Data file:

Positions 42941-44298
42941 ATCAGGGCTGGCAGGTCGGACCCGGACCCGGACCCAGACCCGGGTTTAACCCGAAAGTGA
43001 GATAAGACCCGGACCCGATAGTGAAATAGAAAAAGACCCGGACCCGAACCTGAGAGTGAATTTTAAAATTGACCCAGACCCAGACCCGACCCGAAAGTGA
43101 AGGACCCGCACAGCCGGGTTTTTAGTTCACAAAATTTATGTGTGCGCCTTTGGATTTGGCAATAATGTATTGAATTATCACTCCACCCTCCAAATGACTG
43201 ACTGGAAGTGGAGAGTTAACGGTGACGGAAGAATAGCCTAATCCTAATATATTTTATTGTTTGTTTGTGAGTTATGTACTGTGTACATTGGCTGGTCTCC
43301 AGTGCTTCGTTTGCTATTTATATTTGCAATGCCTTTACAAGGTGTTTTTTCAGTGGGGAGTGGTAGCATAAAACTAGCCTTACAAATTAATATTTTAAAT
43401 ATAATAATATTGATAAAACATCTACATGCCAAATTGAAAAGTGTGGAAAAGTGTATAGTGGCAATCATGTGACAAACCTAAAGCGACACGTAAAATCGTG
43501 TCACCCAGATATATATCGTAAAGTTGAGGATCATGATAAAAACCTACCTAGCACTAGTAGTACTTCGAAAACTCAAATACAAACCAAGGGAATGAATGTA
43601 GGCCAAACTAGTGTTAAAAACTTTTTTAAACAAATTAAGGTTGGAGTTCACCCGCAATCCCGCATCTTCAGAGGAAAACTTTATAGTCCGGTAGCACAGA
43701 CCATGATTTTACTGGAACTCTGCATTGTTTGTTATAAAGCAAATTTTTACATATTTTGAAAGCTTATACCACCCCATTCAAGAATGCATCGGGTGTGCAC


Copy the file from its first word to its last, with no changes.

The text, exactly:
Positions 42941-44298
42941 ATCAGGGCTGGCAGGTCGGACCCGGACCCGGACCCAGACCCGGGTTTAACCCGAAAGTGA
43001 GATAAGACCCGGACCCGATAGTGAAATAGAAAAAGACCCGGACCCGAACCTGAGAGTGAATTTTAAAATTGACCCAGACCCAGACCCGACCCGAAAGTGA
43101 AGGACCCGCACAGCCGGGTTTTTAGTTCACAAAATTTATGTGTGCGCCTTTGGATTTGGCAATAATGTATTGAATTATCACTCCACCCTCCAAATGACTG
43201 ACTGGAAGTGGAGAGTTAACGGTGACGGAAGAATAGCCTAATCCTAATATATTTTATTGTTTGTTTGTGAGTTATGTACTGTGTACATTGGCTGGTCTCC
43301 AGTGCTTCGTTTGCTATTTATATTTGCAATGCCTTTACAAGGTGTTTTTTCAGTGGGGAGTGGTAGCATAAAACTAGCCTTACAAATTAATATTTTAAAT
43401 ATAATAATATTGATAAAACATCTACATGCCAAATTGAAAAGTGTGGAAAAGTGTATAGTGGCAATCATGTGACAAACCTAAAGCGACACGTAAAATCGTG
43501 TCACCCAGATATATATCGTAAAGTTGAGGATCATGATAAAAACCTACCTAGCACTAGTAGTACTTCGAAAACTCAAATACAAACCAAGGGAATGAATGTA
43601 GGCCAAACTAGTGTTAAAAACTTTTTTAAACAAATTAAGGTTGGAGTTCACCCGCAATCCCGCATCTTCAGAGGAAAACTTTATAGTCCGGTAGCACAGA
43701 CCATGATTTTACTGGAACTCTGCATTGTTTGTTATAAAGCAAATTTTTACATATTTTGAAAGCTTATACCACCCCATTCAAGAATGCATCGGGTGTGCAC